Many components can hinder the reliability and efficiency of a solenoid valve. Friction, media circulate, sticking of the spool, magnetic forces, remanence of electrical current and material characteristics are all forces solenoid valve manufacturers have to overcome to construct essentially the most reliable valve.
High spring force is essential to offsetting these forces and the friction they cause. However, in low-power applications, most producers need to compromise spring pressure to permit the valve to shift with minimal power. The reduction in spring drive ends in a force-to-friction ratio (FFR) as low as 6, though the commonly accepted safety degree is an FFR of 10.
Several components of valve design play into the quantity of friction generated. Optimizing each of those permits a valve to have higher spring force whereas still sustaining a high FFR.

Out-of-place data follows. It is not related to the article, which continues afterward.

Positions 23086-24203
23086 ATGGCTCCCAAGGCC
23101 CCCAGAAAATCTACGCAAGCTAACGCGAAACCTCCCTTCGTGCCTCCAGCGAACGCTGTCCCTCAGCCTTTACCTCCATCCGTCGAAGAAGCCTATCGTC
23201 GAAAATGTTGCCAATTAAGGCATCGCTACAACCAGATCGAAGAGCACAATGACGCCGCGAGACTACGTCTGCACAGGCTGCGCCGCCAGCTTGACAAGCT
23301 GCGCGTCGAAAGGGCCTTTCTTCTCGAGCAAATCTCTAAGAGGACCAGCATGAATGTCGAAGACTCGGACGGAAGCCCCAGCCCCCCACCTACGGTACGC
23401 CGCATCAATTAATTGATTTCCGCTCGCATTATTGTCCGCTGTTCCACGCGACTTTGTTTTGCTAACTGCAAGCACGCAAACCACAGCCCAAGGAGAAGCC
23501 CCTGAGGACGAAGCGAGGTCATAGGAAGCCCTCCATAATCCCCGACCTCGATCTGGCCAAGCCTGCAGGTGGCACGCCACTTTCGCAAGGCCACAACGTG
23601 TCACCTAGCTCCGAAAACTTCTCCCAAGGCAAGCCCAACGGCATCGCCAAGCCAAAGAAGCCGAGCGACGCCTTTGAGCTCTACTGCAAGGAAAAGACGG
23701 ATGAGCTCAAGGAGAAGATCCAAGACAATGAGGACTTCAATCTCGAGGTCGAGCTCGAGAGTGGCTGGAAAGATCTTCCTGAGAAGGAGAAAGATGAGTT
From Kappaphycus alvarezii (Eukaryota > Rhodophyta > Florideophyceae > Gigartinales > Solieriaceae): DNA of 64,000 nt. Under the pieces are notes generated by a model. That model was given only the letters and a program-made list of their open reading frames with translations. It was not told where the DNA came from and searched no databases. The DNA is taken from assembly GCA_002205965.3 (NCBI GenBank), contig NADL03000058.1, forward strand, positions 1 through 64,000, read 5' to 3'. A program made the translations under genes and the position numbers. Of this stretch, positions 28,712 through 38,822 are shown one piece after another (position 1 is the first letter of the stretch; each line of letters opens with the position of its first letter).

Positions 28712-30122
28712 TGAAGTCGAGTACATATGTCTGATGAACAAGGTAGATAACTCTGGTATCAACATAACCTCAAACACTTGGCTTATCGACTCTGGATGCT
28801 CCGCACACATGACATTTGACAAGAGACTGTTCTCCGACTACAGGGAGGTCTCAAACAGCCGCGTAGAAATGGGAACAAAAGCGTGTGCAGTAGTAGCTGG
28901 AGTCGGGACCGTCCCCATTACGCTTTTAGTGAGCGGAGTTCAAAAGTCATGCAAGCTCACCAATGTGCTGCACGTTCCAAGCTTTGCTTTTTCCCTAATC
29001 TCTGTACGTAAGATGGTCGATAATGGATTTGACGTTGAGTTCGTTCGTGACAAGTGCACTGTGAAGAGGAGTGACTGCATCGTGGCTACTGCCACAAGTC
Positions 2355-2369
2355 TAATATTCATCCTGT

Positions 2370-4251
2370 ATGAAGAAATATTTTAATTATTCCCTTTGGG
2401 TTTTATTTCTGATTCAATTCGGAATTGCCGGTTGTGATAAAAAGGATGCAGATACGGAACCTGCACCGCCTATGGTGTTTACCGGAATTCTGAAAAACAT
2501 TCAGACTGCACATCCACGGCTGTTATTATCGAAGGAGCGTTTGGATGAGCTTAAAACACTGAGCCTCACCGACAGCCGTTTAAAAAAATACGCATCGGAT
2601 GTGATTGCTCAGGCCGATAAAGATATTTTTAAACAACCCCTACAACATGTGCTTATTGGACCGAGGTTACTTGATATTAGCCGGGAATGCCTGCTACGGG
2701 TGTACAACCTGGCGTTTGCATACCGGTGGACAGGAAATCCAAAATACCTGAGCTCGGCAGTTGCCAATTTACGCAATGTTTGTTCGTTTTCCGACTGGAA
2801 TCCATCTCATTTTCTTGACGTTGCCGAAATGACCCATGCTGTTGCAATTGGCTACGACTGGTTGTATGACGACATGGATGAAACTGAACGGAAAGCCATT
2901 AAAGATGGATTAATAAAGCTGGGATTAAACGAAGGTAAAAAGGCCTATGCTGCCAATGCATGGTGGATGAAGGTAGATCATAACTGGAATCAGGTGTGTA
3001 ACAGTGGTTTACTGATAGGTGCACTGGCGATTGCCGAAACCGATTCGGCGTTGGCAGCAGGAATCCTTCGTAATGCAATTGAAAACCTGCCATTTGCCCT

For example, the valve operates by electromagnetism — a present stimulates the valve to open, permitting the media to move to the actuator and move the process valve. This media may be air, but it may also be pure fuel, instrument gasoline or even liquid. This is particularly true in distant operations that should use no matter media is available. This means there is a trade-off between magnetism and corrosion. Valves in which the media comes in contact with the coil must be made of anticorrosive supplies, which have poor magnetic properties. A valve design that isolates the media from the coil — a dry armature — permits the use of highly magnetized materials. As a outcome, there is no residual magnetism after the coil is de-energized, which in turn allows faster response instances. This design additionally protects reliability by preventing contaminants within the media from reaching the inner workings of the valve.